Nitrogen Use in Selective Soldering Print E-mail
User Rating: / 4
Written by Alan Cable   
Monday, 01 March 2010 00:00

It’s expensive, but necessary. How to choose the best option.

I am often asked whether nitrogen is needed for selective soldering. My response is always an emphatic “yes”: Nitrogen is a required and necessary consumable with all selective soldering.

Without nitrogen, solder tends to bridge and form icicles. Nitrogen reduces the solder surface tension, permitting the molten solder to readily break away from the solder site. In an open atmosphere, dross formation will overwhelm the solder pump and nozzle, causing excessive cleaning and pump maintenance. Nitrogen displaces air (oxygen), minimizing oxidation’s effects. The process simply would not be satisfactory without it.

Although larger manufacturers may have an in-plant supply, many small- to mid-size operations generally do not. The most economical way to purchase nitrogen for a “part-time,” single-shift operation is in liquid form. Pressurized gas tanks do not have much capacity and will last only hours. All industrial gas suppliers provide 45 to 50 liter liquid tanks, called Dewars, vessels used for keeping liquids at temperatures differing from that of the surrounding air. A Dewar flask consists of a double wall, with the space between the two walls exhausted to a very high vacuum, to minimize transfer of heat by convection and conduction. When ordering nitrogen in a Dewar, one should specify 99.995% purity or better with same-day delivery. (Praxair and Air Liquide are two of the many suppliers from which to choose.) Tanks are delivered and positioned by the local vendor. These tanks are safe for open floor use. Cost will be approximately $300 per tank, which includes tank rental and delivery/setup. Customers need to purchase a regulator at a one-time cost of about $85.

Consumption will vary with the make and model of the selective soldering machine and the scale of production. Our selective soldering machines require 60-80 psi fed to the machine. The Dewar will supply approximately 3600 cubic feet of nitrogen. Based on an average machine consumption of 20/50 cfh, this is approximately a 2 to 4 week supply of nitrogen for a single-shift operation. It should be noted that regardless of production volume, or nitrogen use, the Dewar tank would be exhausted in 3 to 4 weeks. The tank is constantly venting, as a result of the internal process, and even if the nitrogren is not being consumed by machine operation, it will be vented and eventually exhausted.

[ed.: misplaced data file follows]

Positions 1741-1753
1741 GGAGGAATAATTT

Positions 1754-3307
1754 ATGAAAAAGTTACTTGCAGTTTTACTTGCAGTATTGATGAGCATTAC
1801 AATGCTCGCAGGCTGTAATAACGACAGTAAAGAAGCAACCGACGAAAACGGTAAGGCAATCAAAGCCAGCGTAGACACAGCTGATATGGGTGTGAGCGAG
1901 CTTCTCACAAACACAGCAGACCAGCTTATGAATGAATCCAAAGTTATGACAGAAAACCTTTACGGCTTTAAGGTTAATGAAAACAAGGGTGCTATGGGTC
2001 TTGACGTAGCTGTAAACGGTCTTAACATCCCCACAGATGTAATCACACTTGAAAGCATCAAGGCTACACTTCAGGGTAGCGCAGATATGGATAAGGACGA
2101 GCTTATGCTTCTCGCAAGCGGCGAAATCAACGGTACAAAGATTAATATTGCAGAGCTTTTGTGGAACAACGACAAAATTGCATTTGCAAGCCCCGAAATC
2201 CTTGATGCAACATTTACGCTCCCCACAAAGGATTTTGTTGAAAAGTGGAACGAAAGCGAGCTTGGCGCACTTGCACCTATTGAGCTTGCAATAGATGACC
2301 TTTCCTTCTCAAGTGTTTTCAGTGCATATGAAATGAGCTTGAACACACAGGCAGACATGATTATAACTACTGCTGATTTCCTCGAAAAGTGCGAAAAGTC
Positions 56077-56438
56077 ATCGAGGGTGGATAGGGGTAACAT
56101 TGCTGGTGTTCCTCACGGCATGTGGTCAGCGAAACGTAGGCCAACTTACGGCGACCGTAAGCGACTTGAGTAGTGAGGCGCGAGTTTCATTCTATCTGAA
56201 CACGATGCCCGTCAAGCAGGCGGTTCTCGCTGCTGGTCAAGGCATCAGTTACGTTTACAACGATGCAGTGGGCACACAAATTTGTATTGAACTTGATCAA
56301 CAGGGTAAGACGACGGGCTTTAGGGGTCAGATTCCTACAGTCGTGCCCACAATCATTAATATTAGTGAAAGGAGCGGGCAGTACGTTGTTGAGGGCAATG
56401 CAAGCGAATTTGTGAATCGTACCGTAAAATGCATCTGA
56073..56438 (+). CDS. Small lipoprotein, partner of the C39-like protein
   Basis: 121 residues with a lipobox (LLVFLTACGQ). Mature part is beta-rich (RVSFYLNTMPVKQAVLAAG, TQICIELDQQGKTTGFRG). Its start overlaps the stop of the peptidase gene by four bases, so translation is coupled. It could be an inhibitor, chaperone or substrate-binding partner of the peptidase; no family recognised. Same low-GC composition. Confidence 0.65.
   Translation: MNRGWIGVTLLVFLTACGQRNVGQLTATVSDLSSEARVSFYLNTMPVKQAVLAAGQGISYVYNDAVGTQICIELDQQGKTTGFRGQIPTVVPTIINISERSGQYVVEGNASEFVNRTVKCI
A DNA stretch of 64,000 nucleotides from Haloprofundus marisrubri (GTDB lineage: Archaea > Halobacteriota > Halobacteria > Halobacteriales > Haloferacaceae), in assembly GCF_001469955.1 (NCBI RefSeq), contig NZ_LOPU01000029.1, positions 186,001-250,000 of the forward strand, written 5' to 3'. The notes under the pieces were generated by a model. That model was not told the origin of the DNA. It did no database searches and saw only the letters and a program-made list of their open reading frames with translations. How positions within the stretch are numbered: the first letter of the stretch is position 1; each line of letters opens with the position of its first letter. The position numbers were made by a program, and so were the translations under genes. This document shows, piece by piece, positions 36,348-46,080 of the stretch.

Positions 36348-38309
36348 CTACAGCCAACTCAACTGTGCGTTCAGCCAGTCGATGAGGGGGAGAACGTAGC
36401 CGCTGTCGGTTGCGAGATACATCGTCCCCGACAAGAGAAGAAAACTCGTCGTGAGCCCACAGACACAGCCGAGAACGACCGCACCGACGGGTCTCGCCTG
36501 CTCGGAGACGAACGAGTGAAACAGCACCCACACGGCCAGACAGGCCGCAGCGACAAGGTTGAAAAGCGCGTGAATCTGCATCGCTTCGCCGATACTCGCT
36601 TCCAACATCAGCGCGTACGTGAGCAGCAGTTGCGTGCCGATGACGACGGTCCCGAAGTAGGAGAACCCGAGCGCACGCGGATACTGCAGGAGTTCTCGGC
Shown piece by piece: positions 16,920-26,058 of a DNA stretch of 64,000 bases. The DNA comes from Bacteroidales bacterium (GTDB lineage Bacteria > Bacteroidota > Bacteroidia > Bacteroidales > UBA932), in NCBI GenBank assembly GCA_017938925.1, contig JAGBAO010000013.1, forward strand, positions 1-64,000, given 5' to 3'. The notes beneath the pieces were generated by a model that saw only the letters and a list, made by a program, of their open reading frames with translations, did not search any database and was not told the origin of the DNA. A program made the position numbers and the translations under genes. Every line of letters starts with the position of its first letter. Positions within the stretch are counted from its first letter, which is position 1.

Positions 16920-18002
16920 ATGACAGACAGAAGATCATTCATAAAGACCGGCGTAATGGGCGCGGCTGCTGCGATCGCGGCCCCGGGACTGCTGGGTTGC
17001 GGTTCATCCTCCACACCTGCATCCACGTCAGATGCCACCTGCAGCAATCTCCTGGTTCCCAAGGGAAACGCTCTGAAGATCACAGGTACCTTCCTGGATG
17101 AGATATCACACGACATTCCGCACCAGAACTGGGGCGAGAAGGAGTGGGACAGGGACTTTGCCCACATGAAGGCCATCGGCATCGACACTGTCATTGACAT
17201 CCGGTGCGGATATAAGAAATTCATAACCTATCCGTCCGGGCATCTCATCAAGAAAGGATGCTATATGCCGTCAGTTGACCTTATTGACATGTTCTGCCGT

In regard to the purity level, we find that for a Pb-free process, when using smaller nozzles, we strongly recommend upgrading nitrogen purity to five “9s” (99.999% pure). This purity helps solder flow through the smaller orifices, and is probably true for many, if not all, makes of selective soldering machines.
If large nozzles are used, or use greater than 30 hours a week is expected from the selective machine, it is more economical to purchase a nitrogen generator. We recommend onsite nitrogen generators. These are the best overall choice for supplying unlimited, pure nitrogen, short of the installation of an outdoor facility-sized storage tank. These generators generally feature a multi-position purity level selector switch and a digital readout of the exact purity.

As often as I am asked about nitrogen use, I am asked about its cost, particularly the comparative costs between the Dewar and the generator. I use the formula that a Dewar tank costs approximately $300 and holds about 3500 cfh. The bottle will last about 100 running hours at a set rate of 35 cfh. (Actually, it is less, as the gas will vent, causing some lost capacity.) Add to that the cost of the inconvenience of the changeover, the possibility of running out of gas during a run and the inconsistent quality from tank to tank. The cost for a 160-hr. run per month approaches $500 for nitrogen from the Dewar, while the cost (on a lease plan) for a nitrogen generator is generally under $400, and the lease of the generator is easily cost-justified. Users we know that use generators rather than Dewars find it a cost-effective alternative, but again, production volume is the factor determining need.  CA

Alan Cable is president of A.C.E. Production Technologies (; This e-mail address is being protected from spambots. You need JavaScript enabled to view it .

Last Updated on Tuesday, 09 March 2010 11:53


Eastern-US: China’s New Competitor?

Parity emerges among EMS Factories from Asia, Mexico and the US.

For the first time in years we see parity in the Eastern US among EMS factories from Asia, Mexico and the US. This EMS market condition will permit American OEMs (the EMS industry refers to OEMs as customers) to have more EMS pathways to choose from. Now more than ever, such EMS assignments will require deeper investigation relating to the OEMs’ evaluation of manufacturing strategies.

The Human Touch

For those who count on the electronics industry for big feats, it’s been a remarkable couple of years.



Advances in Concentration Monitoring and Closed-Loop Control

Contaminated bath water skews refractive index results. New technology can accurately measure aqueous cleaning agent concentration.

Circuits Disassembly: Materials Characterization and Failure Analysis

A systematic approach to nonconventional methods of encapsulant removal.





CB Login



English French German Italian Portuguese Russian Spanish


KIC Debuts K2 Thermal Profiler
K2 thermal profiler has plug-and-play hardware and a graphical user interface said to make profiling both quick and easy. Enables each thermocouple to use its own unique process window, while...